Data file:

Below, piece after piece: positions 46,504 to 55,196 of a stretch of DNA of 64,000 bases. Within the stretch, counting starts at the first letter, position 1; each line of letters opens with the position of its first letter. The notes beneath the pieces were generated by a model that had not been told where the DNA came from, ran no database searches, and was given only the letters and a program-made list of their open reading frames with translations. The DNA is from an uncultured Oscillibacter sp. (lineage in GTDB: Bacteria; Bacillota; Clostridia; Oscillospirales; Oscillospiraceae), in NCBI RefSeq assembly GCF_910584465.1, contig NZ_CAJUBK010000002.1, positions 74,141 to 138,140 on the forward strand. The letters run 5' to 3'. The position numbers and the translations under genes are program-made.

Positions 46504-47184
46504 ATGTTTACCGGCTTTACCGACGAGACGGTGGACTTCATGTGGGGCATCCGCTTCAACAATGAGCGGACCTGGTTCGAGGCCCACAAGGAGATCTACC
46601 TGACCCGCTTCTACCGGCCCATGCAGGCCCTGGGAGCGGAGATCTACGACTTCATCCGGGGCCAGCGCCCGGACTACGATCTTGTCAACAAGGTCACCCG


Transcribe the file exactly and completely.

Below, piece after piece: positions 46,504 to 55,196 of a stretch of DNA of 64,000 bases. Within the stretch, counting starts at the first letter, position 1; each line of letters opens with the position of its first letter. The notes beneath the pieces were generated by a model that had not been told where the DNA came from, ran no database searches, and was given only the letters and a program-made list of their open reading frames with translations. The DNA is from an uncultured Oscillibacter sp. (lineage in GTDB: Bacteria; Bacillota; Clostridia; Oscillospirales; Oscillospiraceae), in NCBI RefSeq assembly GCF_910584465.1, contig NZ_CAJUBK010000002.1, positions 74,141 to 138,140 on the forward strand. The letters run 5' to 3'. The position numbers and the translations under genes are program-made.

Positions 46504-47184
46504 ATGTTTACCGGCTTTACCGACGAGACGGTGGACTTCATGTGGGGCATCCGCTTCAACAATGAGCGGACCTGGTTCGAGGCCCACAAGGAGATCTACC
46601 TGACCCGCTTCTACCGGCCCATGCAGGCCCTGGGAGCGGAGATCTACGACTTCATCCGGGGCCAGCGCCCGGACTACGATCTTGTCAACAAGGTCACCCG